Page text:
vocabulary - culture
Buddha
the mystic and founder of the Buddhism philosophy from India who is worshipped as a god.
cir·cum·fer·ence (noun)
the measure of the distance around something (such as the circumference of our head, the circle, land or of a planet)
cul·ture (noun)
Passed down behavior patterns, arts, beliefs, institutions, and all other products of human work and thought.
en·coun·ter (noun)
a clash; to come up against or meet, usually unexpectedly
en·light·en (noun)
to make aware or instructed; enlightenment: (noun) A blessed state where the individual attains the ideal state of wisdom and inner joy.
es·tate (noun)
property (land or objects) owned by someone
folk·lore (noun)
The traditional beliefs, myths, tales, and practices of a people, transmitted orally.
knowledge and culture, the unwritten literature (stories and proverbs and riddles and songs) of a culture.
form·er (adjective)
Having been in the past, previous
glo·bal (adjective)
relating to the entire earth, planet or globe
im·mor·tal·i·ty (noun)
endless existance; lasting fame; continuous life after death (from the root word "mortal" meaning human or human-like because it is able to die)
leg·end (noun)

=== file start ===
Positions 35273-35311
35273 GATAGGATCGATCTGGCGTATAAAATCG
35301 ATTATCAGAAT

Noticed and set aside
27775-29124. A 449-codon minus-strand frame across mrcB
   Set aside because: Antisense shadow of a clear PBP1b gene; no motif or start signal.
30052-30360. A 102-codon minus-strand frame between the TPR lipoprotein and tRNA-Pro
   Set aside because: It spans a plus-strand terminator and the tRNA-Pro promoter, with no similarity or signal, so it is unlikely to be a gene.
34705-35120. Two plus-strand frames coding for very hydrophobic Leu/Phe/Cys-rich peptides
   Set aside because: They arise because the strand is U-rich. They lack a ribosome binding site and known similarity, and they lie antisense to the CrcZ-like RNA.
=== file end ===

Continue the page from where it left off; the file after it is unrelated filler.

Any wonderful story coming down from the past, but not verifiable by historical record
nymph (noun)
A minor goddess usually with magical powers living in forests and water or disguised within nature
phoe·nix (noun)
A bird in mythology that lived in the desert. Every 500 years it burns itself to death. Depending on the version of the myth, either the same bird renews itself or a new bird emerges and rises from the ashes. This is a symbol of immortality.
prog·e·ny (noun)
children, offspring or descendants
ref·uge (noun)
Protection or shelter from trouble or hardship
role (noun)
job; a function or position
ru·ral (adjective)
characteristic of country life or farming
sed·a·tive (noun)
something that has a soothing, calming, or tranquilizing effect
shel·ter (noun)
A refuge, something that provides cover or protection
spec·i·men (noun)
an item that occurs naturally such as fossils; the opposite of an artifact which is an item that is man-made such as an ancient spear or a vase
sym·bol
Something that stands for or means something else
- for example, road signs symbolize messages to drivers
- for example, a neighborhood full of well-kept homes and neat yards may be a symbol of pride
ton·ic (noun)
usually a medication that increases or restores strength or vigor to a body
tra·di·tion(noun)
A population's general thoughts or behavior followed continuously from generation to generation; a custom
can·o·py (noun)
The top layer or a protective roof-likecovering; in a forest, the canopy is formed by tree tops
u·ni·ver·sal (adjective)
worldwide (from the root word "universe")
vast (adjective)
very spacious, large, enormous
whoop·ing cough (noun)
A highly contagious disease of the respiratory system, usually affecting children. The symptoms are violent coughing accompanied by deep, noisy breathing.